Beating an (almost) dead horse

13 Jul

Why is Barbaro still alive?  He just underwent a three-hour surgery in Kennett Square.  He is on his sixth cast for his leg.  He’s got 27 screws in his leg now.  And he’s not feeling well.  What kind of life is that?  Why is the horse being forced to live in pain?  Here’s why:

We can’t let go.  Many people sent letters to their local newspapers writing about the courage of Barbaro, how they will miss him, etc.   Others sent him emails…and there was minute after minute of coverage on television, especially locally.  At one point after the Preakness, it led the local Philadelphia news, ESPN’s Sportscenter, and was prominent on all the cable news channels.  No doubt the draw of ratings played a role in this, but people in general also need to transfix on a situtation that does not affect them directly in order to make their own lives feel better in a way, or to focus on something other than their own affairs.  They latch onto a public event such as a famous, beautiful (in our collective view) creature who was trained locally.  None of these even affected us, instead the outcome of Barbaro’s health affected people with a direct interest in it, such as its owners.  They can’t let go either, perhaps rightfully so, but it hurts the animal and creates a spectacle of the prolonged life.

Instead of allowing this animal to die quickly and without pain, we force it to go through several months of pain and degradation because we can’t bear to see it die.  All things change, all things die.  Remember him for his grace or whatever one wants to remember him for, but please let him die in peace.

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6 Responses to “Beating an (almost) dead horse”

  1. Kristine July 13, 2006 at 2:56 am #

    Do you know the current condition? Has the fever, infection subsided, or does Barbaro really need to be put “down”?
    The reasons for taking things to the extreme are by far more than the racing community’s love of a worthy animal. One, if he can make it…so can another horse. I’m certain, though I haven’t checked my facts, that there are techniques used on Barbaro that could set the pace for future trackside emergencies. Of course an owner wants to save the career, future profits at stud, as well as preserve the emotional and physical well being of the horse. You speak as if this was some tortured event prolonged for the pleasure of others.

    I hope you never break a leg that requires umpteen pins. And I certainly don’t want you to be put down if you can’t be set out for stud at a good price. But for all I know, since this is the first I’ve read of your posts, you might be a woman.

  2. Chris July 13, 2006 at 10:31 am #

    The thing is in a bad way right now and horses can’t move around and live without a leg the way we can. That’s just the way it is.

    Far from ‘being a woman’, whatever that means, I simply think that we shouldn’t prolong the lives of animals for our own good(whether it is money or pleasure or what). Of course the owner can do what they want, but that doesn’t make it prudent.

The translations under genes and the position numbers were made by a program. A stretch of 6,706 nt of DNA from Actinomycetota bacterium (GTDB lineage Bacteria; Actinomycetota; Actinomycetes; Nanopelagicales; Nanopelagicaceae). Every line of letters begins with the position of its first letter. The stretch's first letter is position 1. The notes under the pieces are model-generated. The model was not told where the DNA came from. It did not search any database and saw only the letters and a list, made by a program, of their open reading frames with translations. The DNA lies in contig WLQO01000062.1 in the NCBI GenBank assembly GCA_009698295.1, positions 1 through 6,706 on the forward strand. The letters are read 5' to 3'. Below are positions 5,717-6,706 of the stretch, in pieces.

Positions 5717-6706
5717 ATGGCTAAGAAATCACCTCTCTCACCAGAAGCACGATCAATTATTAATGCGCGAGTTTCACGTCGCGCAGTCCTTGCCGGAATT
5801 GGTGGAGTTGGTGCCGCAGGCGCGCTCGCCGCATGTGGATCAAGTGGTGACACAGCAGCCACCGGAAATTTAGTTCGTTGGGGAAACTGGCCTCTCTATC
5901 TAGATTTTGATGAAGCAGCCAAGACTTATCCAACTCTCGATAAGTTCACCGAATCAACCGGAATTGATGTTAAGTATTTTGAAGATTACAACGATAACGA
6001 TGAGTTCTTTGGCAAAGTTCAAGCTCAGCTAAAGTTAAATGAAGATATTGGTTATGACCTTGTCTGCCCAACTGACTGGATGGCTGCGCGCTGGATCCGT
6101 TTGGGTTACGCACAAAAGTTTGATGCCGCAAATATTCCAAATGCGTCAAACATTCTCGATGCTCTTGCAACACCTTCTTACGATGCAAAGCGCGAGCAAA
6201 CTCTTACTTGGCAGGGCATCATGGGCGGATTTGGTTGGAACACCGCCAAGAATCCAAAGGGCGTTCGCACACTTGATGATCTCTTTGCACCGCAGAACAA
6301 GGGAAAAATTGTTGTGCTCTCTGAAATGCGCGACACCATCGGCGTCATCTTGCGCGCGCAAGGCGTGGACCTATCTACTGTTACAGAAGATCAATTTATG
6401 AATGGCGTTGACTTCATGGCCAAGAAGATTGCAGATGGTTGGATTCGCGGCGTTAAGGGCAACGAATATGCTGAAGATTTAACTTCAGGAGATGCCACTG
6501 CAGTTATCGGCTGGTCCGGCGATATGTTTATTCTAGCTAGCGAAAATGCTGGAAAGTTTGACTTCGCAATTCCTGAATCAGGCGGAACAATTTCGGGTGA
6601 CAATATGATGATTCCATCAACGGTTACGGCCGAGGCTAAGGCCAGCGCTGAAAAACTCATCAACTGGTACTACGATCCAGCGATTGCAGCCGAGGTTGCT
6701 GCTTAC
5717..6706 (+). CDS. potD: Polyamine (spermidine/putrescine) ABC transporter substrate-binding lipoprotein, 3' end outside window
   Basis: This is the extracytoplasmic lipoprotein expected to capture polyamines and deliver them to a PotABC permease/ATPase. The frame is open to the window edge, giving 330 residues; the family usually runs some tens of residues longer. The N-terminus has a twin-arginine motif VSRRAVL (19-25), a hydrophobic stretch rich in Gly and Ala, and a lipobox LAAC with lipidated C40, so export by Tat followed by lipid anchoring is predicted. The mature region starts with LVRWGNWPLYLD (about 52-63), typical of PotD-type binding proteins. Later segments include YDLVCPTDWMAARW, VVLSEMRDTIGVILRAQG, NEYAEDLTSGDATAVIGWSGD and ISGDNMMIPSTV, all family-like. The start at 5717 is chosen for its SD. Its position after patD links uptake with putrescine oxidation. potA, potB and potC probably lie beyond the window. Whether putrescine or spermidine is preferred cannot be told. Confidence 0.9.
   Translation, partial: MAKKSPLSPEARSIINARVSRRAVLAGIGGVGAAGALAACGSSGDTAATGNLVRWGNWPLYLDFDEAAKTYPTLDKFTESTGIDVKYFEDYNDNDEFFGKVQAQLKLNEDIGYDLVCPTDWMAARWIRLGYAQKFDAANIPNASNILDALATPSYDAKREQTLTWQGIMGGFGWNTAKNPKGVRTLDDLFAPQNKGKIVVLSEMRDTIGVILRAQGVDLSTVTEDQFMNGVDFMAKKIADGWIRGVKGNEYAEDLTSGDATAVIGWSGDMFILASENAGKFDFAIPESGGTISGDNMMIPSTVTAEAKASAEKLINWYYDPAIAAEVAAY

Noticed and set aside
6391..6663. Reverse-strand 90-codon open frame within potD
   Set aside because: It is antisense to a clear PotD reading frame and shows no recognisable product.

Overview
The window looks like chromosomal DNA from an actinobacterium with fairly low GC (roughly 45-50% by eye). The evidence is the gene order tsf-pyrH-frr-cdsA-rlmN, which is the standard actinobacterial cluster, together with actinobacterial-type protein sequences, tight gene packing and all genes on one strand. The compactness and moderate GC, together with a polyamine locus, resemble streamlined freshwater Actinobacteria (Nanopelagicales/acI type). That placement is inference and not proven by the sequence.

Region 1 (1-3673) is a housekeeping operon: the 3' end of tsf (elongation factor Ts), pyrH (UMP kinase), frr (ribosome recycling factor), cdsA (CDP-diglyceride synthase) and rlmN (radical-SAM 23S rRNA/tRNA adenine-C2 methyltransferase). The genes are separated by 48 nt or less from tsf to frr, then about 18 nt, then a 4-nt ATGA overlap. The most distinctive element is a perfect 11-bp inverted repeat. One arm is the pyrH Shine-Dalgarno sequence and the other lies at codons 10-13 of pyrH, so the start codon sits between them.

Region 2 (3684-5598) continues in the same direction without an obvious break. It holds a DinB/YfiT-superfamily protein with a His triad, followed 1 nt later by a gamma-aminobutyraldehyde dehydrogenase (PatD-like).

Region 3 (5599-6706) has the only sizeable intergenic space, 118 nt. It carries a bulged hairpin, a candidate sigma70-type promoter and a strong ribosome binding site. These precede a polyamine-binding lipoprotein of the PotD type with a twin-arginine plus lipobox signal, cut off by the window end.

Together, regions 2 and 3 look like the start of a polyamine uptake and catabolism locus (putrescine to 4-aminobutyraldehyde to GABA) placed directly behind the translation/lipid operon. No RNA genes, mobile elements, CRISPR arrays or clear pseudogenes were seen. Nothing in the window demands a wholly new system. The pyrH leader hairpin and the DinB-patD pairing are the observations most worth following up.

I personally don’t care about horses, but so many people do that it seems weird that they also want to keep it alive, even though it’s in bad shape. It seems selfish for selfish-sake and nothing more. I admit, it’s an odd take for me, somewhat, but this is perhaps because animals really don’t have as much control over their own lives as we humans, and so I view them a little differently.

  3. rockwatching July 13, 2006 at 11:10 am #

    Amazing how selective people can be with their affections. Most people dont really care about one animal or another. Though it may offend most of those animals are just money making machines. I have a co-worker who buys and sells horses. The idea (his idea) is to buy when the animal goes lame, a common thing it appears when the ground hardens up,(winter) he doctors the animal to better health, it wins a few races and then he resells it. Had a problem recently when his wife and daughter got attached to one of his purchases, it became a huge emotional outbreak when it came time to part with the animal. Most of these animals are never cared for beyond the physical needs to keep them healthy, he tells me that once they are no longer producing many just end up as battered old nags pulling carts for Menonites or at the pet food factory once they pass their ability to pull their weight. Pretty sorry decline from top of the heap to dog food!

  4. kiranoel July 13, 2006 at 6:23 pm #

    The whole situation is sad, no doubt.
    But I can’t help to find it humorous that we are so capable of showing this amount of compassion to a horse, more so than we do in human cases.
    Anyway, as for why I added you to my blogroll…I find your blogs fun and refreshing to read. I’m addicted to the web, and love reading random blogs.

    Kira

  5. John Salmon July 13, 2006 at 8:02 pm #

    Of course, it’s all about economics-if Barbaro survives, he will have great value as a stud horse. This will be more than reasonable compensation for his current suffering.

    Unless he’s gay.

  6. Sam Walton July 14, 2006 at 11:37 pm #

    You all seem so sure that he is suffering so badly, so when was it that you actually saw him in this state? Some animals like humans have a strong will to live, for some a little pain is worth life. Plus the media is all over this horse, do you actually think they would not publicize the hell out of the it if he was actually suffering. An animal cruelty article would bring more public eye then the animal’s current state. Learn to critically analyze, stop letting rumor bullshit make up your mind. We have access to the fuck internet, if you don’t know something for fact find a RELIABLE source (not like this bullshit article) and use it to make your own judgment on the situation.

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